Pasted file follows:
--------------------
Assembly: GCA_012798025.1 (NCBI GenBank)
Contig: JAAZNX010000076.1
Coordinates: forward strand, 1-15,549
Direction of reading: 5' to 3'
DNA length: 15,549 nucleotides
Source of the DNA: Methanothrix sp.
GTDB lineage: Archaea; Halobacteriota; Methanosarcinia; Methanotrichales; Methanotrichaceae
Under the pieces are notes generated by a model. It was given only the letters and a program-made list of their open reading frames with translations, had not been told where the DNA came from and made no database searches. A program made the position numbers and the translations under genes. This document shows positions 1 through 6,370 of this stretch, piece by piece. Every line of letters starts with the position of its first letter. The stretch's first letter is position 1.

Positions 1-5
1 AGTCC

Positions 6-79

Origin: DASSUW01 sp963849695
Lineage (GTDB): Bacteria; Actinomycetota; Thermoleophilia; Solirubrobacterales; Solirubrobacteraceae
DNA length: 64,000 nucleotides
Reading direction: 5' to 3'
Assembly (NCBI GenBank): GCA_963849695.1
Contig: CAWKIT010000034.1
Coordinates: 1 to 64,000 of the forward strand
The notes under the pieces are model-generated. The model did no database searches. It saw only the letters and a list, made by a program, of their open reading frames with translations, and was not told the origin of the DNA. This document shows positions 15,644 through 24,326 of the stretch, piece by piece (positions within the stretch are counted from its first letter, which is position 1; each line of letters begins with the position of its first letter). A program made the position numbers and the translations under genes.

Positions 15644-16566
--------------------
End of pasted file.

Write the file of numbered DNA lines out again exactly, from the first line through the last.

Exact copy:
Assembly: GCA_012798025.1 (NCBI GenBank)
Contig: JAAZNX010000076.1
Coordinates: forward strand, 1-15,549
Direction of reading: 5' to 3'
DNA length: 15,549 nucleotides
Source of the DNA: Methanothrix sp.
GTDB lineage: Archaea; Halobacteriota; Methanosarcinia; Methanotrichales; Methanotrichaceae
Under the pieces are notes generated by a model. It was given only the letters and a program-made list of their open reading frames with translations, had not been told where the DNA came from and made no database searches. A program made the position numbers and the translations under genes. This document shows positions 1 through 6,370 of this stretch, piece by piece. Every line of letters starts with the position of its first letter. The stretch's first letter is position 1.

Positions 1-5
1 AGTCC

Positions 6-79

Origin: DASSUW01 sp963849695
Lineage (GTDB): Bacteria; Actinomycetota; Thermoleophilia; Solirubrobacterales; Solirubrobacteraceae
DNA length: 64,000 nucleotides
Reading direction: 5' to 3'
Assembly (NCBI GenBank): GCA_963849695.1
Contig: CAWKIT010000034.1
Coordinates: 1 to 64,000 of the forward strand
The notes under the pieces are model-generated. The model did no database searches. It saw only the letters and a list, made by a program, of their open reading frames with translations, and was not told the origin of the DNA. This document shows positions 15,644 through 24,326 of the stretch, piece by piece (positions within the stretch are counted from its first letter, which is position 1; each line of letters begins with the position of its first letter). A program made the position numbers and the translations under genes.

Positions 15644-16566